Secondary Logo

Institutional members access full text with Ovid®

Share this article on:

Multidisciplinary Rehabilitation for Subacute Low Back Pain: Graded Activity or Workplace Intervention or Both?: A Randomized Controlled Trial

Anema, Johannes R., MD, PhD*†‡§; Steenstra, Ivan A., PhD*†‡§; Bongers, Paulien M., PhD*‡; de Vet, Henrica C. W., PhD§; Knol, Dirk L., PhD§∥; Loisel, Patrick, MD, FRCSC; van Mechelen, Willem, MD, PhD*†§

doi: 10.1097/01.brs.0000253604.90039.ad
Randomized Trial

Study design. Population-based randomized controlled trial.

Objective. To assess the effectiveness of workplace intervention and graded activity, separately and combined, for multidisciplinary rehabilitation of low back pain (LBP).

Summary of Background Data. Effective components for multidisciplinary rehabilitation of LBP are not yet established.

Methods. Participants sick-listed 2 to 6 weeks due to nonspecific LBP were randomized to workplace intervention (n = 96) or usual care (n = 100). Workplace intervention consisted of workplace assessment, work modifications, and case management involving all stakeholders. Participants still sick-listed at 8 weeks were randomized for graded activity (n = 55) or usual care (n = 57). Graded activity comprised biweekly 1-hour exercise sessions based on operant-conditioning principles. Outcomes were lasting return to work, pain intensity and functional status, assessed at baseline, and at 12, 26, and 52 weeks after the start of sick leave.

Results. Time until return to work for workers with workplace intervention was 77 versus 104 days (median) for workers without this intervention (P = 0.02). Workplace intervention was effective on return to work (hazard ratio = 1.7; 95% CI, 1.2–2.3; P = 0.002). Graded activity had a negative effect on return to work (hazard ratio = 0.4; 95% CI, 0.3–0.6; P < 0.001) and functional status. Combined intervention had no effect.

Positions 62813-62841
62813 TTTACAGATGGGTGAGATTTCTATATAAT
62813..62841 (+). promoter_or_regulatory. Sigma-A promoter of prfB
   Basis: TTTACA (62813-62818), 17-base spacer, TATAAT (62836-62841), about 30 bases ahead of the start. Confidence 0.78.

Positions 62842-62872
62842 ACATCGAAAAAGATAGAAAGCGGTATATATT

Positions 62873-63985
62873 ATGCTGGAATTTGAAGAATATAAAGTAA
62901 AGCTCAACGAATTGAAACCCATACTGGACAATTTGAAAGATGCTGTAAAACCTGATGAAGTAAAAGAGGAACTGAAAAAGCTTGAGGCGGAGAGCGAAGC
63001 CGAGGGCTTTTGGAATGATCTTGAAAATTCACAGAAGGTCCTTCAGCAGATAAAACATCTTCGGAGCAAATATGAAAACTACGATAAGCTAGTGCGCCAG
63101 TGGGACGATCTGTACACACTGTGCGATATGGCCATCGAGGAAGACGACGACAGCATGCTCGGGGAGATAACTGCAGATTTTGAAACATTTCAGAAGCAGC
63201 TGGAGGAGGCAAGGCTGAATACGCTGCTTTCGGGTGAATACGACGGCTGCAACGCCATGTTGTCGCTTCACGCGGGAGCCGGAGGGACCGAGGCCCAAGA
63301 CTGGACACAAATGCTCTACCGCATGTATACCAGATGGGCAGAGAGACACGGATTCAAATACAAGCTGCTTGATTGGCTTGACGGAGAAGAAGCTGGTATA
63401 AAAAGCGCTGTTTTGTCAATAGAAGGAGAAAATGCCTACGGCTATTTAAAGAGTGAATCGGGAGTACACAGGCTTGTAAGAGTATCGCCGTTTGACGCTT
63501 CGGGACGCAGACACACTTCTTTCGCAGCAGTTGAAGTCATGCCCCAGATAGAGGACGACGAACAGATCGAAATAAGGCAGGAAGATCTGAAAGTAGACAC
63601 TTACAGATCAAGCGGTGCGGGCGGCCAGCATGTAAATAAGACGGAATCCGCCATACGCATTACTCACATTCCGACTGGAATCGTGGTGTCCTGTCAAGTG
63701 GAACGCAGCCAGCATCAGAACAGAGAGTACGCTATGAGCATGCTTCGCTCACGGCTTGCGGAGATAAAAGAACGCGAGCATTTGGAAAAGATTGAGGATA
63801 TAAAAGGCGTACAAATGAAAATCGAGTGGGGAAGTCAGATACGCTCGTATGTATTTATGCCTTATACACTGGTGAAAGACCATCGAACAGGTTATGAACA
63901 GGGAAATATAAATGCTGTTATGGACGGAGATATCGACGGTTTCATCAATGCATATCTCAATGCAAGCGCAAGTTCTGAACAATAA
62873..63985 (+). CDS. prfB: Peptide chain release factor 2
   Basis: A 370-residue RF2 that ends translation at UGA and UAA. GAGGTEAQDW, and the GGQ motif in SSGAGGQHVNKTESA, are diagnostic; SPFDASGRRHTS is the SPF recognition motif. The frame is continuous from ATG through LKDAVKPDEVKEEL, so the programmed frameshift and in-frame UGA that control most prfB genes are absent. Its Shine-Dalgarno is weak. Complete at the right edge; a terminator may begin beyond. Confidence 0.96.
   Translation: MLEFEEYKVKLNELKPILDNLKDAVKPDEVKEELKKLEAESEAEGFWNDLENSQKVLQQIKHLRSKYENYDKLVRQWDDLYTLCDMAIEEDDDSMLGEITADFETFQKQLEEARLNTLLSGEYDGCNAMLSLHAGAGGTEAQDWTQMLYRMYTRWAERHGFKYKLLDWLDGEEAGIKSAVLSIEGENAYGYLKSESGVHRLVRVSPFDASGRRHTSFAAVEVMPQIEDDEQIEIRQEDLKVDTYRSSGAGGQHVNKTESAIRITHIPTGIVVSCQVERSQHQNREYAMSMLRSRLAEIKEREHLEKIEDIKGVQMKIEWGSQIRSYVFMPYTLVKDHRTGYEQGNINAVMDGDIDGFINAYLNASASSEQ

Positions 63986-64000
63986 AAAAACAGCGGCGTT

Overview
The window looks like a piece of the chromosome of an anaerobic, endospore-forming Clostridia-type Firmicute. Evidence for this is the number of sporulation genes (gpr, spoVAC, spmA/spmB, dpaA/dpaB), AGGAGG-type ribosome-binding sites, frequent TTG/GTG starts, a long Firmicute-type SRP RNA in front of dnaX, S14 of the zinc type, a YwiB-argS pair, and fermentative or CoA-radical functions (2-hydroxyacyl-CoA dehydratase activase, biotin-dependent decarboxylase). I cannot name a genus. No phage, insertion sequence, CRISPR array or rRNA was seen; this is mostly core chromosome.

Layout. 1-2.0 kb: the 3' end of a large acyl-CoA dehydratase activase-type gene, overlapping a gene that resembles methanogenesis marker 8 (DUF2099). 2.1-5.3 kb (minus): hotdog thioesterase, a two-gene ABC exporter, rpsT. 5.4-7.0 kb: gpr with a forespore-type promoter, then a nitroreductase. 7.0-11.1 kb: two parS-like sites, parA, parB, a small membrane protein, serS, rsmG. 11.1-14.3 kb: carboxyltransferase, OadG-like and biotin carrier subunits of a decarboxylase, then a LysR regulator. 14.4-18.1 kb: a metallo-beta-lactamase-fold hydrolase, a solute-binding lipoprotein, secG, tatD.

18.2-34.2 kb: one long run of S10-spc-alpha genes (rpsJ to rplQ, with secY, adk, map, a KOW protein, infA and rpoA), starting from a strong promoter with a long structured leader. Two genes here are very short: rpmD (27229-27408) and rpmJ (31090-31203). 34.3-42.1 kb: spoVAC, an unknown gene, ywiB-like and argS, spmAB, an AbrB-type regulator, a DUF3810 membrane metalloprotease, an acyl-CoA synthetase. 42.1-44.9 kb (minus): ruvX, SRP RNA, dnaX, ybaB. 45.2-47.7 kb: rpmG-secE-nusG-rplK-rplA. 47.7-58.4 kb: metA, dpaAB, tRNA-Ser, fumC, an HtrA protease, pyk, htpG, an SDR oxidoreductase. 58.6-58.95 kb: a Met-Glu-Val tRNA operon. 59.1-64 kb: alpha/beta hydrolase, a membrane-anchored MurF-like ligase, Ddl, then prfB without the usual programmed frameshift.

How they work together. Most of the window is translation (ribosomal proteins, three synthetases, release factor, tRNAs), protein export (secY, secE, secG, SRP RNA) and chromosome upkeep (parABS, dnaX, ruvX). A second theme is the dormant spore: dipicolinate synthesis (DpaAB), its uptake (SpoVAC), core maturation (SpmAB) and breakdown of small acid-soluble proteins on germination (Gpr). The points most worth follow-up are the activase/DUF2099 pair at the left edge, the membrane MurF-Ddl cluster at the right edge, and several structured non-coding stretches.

Conclusion. Workplace intervention is advised for multidisciplinary rehabilitation of subacute LBP. Graded activity or combined intervention is not advised.

The effectiveness of workplace intervention and graded activity was evaluated in a multidisciplinary biopsychosocial rehabilitation program for workers sick-listed 2 to 6 weeks due to low back pain. Workplace intervention was effective on return to work. Graded activity had a negative effect on return to work and functional status. A combination of both interventions had no effect.

From the *Body@Work, Research Centre Physical Activity, Work and Health; TNO-VUmc; †Department of Public and Occupational Health and Institute for Research in Extramural Medicine, VU University Medical Center; ‡Research Center for Insurance Medicine AMC-UWV-VUmc; §Institute for Research in Extramural Medicine, VU University Medical Center; ∥Department of Clinical Epidemiology and Biostatistics, VU University Medical Center; and ¶Disability Prevention Research and Training Centre, Université de Sherbrooke, Longueuil.

Acknowledgment date: December 5, 2005. First revision date: March 1, 2006. Acceptance date: April 24, 2006.

Supported by the Netherlands Organization for Health Research and Development (ZonMw), Dutch Ministries of Health, Welfare and Sports and of Social Affairs.

The manuscript submitted does not contain information about medical device(s)/drug(s).

Federal funds were received in support of this work. No benefits in any form have been or will be received from a commercial party related directly or indirectly to the subject of this manuscript.

Trial registry information: International Standard Randomized Controlled Trial No. 60233560.

Address correspondence and reprint requests to Johannes R. Anema, MD, PhD, Department of Public and Occupational Health and Institute for Research in Extramural Medicine, VU University Medical Center, Van der Boechorststraat 7, 1081 BT Amsterdam, The Netherlands; E-mail: h.anema@vumc.nl

© 2007 Lippincott Williams & Wilkins, Inc.